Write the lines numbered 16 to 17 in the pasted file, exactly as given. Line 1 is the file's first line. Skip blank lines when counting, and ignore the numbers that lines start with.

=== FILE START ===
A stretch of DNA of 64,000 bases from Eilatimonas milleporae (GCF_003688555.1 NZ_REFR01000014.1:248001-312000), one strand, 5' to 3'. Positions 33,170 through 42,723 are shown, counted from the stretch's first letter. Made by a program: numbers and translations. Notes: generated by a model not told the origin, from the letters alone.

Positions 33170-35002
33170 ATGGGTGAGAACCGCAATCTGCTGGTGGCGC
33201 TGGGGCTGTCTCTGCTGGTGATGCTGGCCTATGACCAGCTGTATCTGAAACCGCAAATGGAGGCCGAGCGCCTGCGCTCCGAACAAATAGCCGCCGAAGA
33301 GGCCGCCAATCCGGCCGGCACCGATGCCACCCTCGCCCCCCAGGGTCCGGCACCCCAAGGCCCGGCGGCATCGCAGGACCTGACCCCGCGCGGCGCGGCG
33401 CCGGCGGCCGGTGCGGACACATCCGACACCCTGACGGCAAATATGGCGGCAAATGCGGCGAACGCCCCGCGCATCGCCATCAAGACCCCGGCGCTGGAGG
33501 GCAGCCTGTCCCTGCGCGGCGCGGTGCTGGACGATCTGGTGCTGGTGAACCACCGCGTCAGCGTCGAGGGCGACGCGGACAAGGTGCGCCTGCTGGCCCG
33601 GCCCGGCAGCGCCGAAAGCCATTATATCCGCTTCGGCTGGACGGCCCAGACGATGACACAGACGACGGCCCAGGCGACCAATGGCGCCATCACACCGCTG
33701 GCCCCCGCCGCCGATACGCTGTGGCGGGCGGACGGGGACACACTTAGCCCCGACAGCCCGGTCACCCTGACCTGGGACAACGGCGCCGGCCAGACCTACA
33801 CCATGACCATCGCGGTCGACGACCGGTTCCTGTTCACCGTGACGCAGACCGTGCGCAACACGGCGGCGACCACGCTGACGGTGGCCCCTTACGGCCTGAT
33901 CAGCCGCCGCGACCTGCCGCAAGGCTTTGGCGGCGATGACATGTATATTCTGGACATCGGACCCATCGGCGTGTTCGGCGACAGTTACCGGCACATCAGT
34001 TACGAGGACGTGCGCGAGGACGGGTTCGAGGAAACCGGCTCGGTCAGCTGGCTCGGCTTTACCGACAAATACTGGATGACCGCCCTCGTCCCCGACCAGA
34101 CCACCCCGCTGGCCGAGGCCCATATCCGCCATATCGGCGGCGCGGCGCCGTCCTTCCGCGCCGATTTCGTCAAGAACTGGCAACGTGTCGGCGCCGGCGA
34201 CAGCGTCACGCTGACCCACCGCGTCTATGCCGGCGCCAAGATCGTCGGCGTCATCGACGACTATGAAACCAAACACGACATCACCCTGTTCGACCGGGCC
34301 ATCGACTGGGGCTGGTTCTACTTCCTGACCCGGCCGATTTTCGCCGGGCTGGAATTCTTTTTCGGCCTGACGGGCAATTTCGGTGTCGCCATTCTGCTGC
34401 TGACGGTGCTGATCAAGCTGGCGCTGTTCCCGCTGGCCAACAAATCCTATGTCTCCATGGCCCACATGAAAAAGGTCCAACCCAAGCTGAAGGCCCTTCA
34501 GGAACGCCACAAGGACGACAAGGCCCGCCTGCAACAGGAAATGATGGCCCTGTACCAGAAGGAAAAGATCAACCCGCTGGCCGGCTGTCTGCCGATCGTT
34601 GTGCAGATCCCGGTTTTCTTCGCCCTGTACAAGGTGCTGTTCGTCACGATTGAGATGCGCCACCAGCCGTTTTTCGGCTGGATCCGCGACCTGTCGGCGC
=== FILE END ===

34401 TGACGGTGCTGATCAAGCTGGCGCTGTTCCCGCTGGCCAACAAATCCTATGTCTCCATGGCCCACATGAAAAAGGTCCAACCCAAGCTGAAGGCCCTTCA
34501 GGAACGCCACAAGGACGACAAGGCCCGCCTGCAACAGGAAATGATGGCCCTGTACCAGAAGGAAAAGATCAACCCGCTGGCCGGCTGTCTGCCGATCGTT